The Call Of The Human Spirit: Our Review of ‘Living’

Posted in Movies, Theatrical by - January 23, 2023
The Call Of The Human Spirit: Our Review of ‘Living’

Sometimes you don’t know how to live your life…until you see an actual ending for it….

Mining a foreign cinema classic; Living (a remake of Akira Kurosawa’s Ikiru) allows us to bear witness to a performance that is quiet, understated and dripping with literal genius in this story that reminds us of how the non-stop nature of life can occasionally get away from us if we’re not paying attention.

An ordinary man (Bill Nighy), reduced by years of oppressive office routine to a shadow existence, makes a supreme effort to turn his dull life into something wonderful when he gets the news of his failing health.

It’s rare that a film with such restraint can feel so…epic, but that’s what we get here with Living as it understands the social restraints of the time but embraces the ever yearning spirit of the human condition.

You may know director Oliver Hermanus from his criminally underrated 2019 film Moffie; however here in tackling the work of a master like Akira Kurosawa (with screenwriter collaborator Kazuo Ishiguro) what they’ve done is nothing short of remarkable as the idea of remaking a classic, into ANOTHER classic that manages to stand on its own two feet is something that has simply never been done before.

With a glossy high sheen to a world that moves faster than most of us can keep up with we understand how people can get run over and forgotten in a go-go world that is built to seemingly go faster and faster.  It’s also understandably easy to get caught up in it all too and as this story unfolds we really get a sense of the importance of legacy in our lives in order to give it meaning, and how we tend to only think of these things when our time on this planet is running out.

Hermanus allows the visual style of the film to affirm the crux of the entire narrative; this is a story about that search for what it means to truly be alive.  At the beginning of it all when we meet Nighy’s character we see someone who just exists in the background of his life but as he gets his bad news about his health, his character doesn’t change with any dramatic flourishes but with a genuine intent on trying to leave some kind of mark on a life that all of a sudden feels rather unremarkable.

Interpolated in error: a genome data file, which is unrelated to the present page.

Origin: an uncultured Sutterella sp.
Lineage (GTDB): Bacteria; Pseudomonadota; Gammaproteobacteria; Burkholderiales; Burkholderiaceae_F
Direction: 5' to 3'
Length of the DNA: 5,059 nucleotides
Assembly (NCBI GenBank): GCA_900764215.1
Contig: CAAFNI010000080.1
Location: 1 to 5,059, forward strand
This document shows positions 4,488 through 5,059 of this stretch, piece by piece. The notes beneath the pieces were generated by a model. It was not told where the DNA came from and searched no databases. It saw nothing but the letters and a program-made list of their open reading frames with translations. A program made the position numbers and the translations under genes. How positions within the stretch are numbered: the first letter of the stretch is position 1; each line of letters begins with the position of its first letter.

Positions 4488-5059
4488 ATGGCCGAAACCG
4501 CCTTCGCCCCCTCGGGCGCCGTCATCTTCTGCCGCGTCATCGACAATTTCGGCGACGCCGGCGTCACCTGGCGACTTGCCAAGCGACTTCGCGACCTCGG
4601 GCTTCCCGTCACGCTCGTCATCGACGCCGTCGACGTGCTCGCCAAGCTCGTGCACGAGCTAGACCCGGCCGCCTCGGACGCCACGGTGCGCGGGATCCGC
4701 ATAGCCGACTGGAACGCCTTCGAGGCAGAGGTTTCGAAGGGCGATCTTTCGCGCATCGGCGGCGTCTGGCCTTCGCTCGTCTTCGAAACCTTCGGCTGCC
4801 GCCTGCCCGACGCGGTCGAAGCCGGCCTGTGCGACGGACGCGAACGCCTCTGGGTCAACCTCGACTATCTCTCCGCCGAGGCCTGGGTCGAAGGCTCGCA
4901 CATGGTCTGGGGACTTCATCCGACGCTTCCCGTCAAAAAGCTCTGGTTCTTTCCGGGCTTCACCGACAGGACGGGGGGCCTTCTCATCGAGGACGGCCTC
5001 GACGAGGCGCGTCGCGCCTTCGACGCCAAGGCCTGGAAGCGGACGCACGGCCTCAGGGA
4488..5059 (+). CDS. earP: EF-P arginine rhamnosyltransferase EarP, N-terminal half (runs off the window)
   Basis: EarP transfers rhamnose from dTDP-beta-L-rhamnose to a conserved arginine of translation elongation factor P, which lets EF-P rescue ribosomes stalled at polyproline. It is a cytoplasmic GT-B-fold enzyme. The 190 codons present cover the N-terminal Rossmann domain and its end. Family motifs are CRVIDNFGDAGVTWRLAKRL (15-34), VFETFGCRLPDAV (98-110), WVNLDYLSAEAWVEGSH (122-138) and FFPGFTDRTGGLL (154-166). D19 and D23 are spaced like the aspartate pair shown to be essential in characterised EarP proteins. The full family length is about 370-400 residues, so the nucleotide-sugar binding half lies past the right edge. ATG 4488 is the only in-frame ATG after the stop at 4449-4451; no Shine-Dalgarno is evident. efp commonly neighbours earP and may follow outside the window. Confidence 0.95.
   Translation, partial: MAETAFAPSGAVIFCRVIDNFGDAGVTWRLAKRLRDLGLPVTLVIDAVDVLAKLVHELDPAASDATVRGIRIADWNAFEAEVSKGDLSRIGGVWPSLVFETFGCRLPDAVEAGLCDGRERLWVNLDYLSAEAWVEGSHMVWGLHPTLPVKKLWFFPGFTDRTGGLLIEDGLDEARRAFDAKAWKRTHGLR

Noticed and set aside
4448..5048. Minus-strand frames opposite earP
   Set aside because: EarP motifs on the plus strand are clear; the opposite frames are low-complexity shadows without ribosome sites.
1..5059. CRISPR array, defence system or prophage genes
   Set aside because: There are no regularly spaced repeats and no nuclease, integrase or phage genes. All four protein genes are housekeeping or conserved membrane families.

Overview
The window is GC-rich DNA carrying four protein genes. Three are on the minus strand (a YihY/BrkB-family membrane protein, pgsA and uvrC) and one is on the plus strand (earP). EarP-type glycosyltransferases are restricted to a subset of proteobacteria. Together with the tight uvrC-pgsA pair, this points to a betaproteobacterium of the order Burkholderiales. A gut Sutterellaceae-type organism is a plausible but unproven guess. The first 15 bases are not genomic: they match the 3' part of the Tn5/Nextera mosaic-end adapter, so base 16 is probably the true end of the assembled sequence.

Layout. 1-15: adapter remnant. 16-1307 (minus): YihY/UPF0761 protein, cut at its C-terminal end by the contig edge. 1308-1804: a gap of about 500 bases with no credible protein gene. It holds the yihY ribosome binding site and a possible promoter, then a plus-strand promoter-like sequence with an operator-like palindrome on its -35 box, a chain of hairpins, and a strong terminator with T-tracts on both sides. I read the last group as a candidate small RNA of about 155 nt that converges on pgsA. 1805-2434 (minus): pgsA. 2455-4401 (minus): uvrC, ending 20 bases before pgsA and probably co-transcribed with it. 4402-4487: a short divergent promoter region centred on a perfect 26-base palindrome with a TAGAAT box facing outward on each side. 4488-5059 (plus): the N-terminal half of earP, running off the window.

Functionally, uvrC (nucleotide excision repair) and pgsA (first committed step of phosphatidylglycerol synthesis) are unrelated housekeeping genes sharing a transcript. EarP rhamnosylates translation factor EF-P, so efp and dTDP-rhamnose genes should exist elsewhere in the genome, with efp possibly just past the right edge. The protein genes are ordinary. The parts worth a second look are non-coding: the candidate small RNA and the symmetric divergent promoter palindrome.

Bill Nighy delivers the performance of his career here as our man Williams who finds himself at a crossroads he never expected for himself.  He wears it all with dignity and Nighy finds something truly and remarkably humanistic at the core of this character as he gives audiences that perfect blend of familiarity but with that genuine emotional level of discovery that the man goes through.  It’s truly a performance in the face and in the eyes, the likes of which we haven’t seen in years.  Aimee Lou Wood gives us a glimmer as the young office girl who befriends Williams right in the moment that he needed to find purpose once again.

Living might seem quiet on the surface, but at its core it’s the call of the human spirit itself and its never ending quest to be relevant in a universe that is far bigger than any of us can genuinely comprehend.

This post was written by
David Voigt is a Toronto based writer with a problem and a passion for the moving image and all things cinema. Having moved from production to the critical side of the aisle for well over 10 years now at outlets like Examiner.com, Criticize This, Dork Shelf (Now That Shelf), to.Night Newspaper he’s been all across his city, the country and the continent in search of all the news and reviews that are fit to print from the world of cinema.
Comments are closed.